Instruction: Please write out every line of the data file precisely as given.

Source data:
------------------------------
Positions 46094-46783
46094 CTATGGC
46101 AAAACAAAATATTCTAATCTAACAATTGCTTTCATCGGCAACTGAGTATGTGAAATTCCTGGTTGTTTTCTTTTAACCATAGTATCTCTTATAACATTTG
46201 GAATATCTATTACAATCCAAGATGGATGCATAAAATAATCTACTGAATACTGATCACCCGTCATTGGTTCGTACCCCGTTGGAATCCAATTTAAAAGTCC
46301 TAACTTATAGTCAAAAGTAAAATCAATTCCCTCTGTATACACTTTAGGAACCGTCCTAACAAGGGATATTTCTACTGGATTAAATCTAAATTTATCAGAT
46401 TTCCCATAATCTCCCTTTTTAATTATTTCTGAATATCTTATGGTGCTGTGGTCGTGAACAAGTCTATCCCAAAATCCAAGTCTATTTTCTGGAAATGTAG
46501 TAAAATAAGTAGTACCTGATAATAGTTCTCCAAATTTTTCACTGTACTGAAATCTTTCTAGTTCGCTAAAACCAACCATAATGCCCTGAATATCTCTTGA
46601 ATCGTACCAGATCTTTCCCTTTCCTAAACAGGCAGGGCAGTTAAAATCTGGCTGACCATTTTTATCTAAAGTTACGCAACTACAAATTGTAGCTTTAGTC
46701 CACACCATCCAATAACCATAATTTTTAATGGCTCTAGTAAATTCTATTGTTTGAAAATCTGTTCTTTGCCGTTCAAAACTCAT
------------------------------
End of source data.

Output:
Positions 46094-46783
46094 CTATGGC
46101 AAAACAAAATATTCTAATCTAACAATTGCTTTCATCGGCAACTGAGTATGTGAAATTCCTGGTTGTTTTCTTTTAACCATAGTATCTCTTATAACATTTG
46201 GAATATCTATTACAATCCAAGATGGATGCATAAAATAATCTACTGAATACTGATCACCCGTCATTGGTTCGTACCCCGTTGGAATCCAATTTAAAAGTCC
46301 TAACTTATAGTCAAAAGTAAAATCAATTCCCTCTGTATACACTTTAGGAACCGTCCTAACAAGGGATATTTCTACTGGATTAAATCTAAATTTATCAGAT
46401 TTCCCATAATCTCCCTTTTTAATTATTTCTGAATATCTTATGGTGCTGTGGTCGTGAACAAGTCTATCCCAAAATCCAAGTCTATTTTCTGGAAATGTAG
46501 TAAAATAAGTAGTACCTGATAATAGTTCTCCAAATTTTTCACTGTACTGAAATCTTTCTAGTTCGCTAAAACCAACCATAATGCCCTGAATATCTCTTGA
46601 ATCGTACCAGATCTTTCCCTTTCCTAAACAGGCAGGGCAGTTAAAATCTGGCTGACCATTTTTATCTAAAGTTACGCAACTACAAATTGTAGCTTTAGTC
46701 CACACCATCCAATAACCATAATTTTTAATGGCTCTAGTAAATTCTATTGTTTGAAAATCTGTTCTTTGCCGTTCAAAACTCAT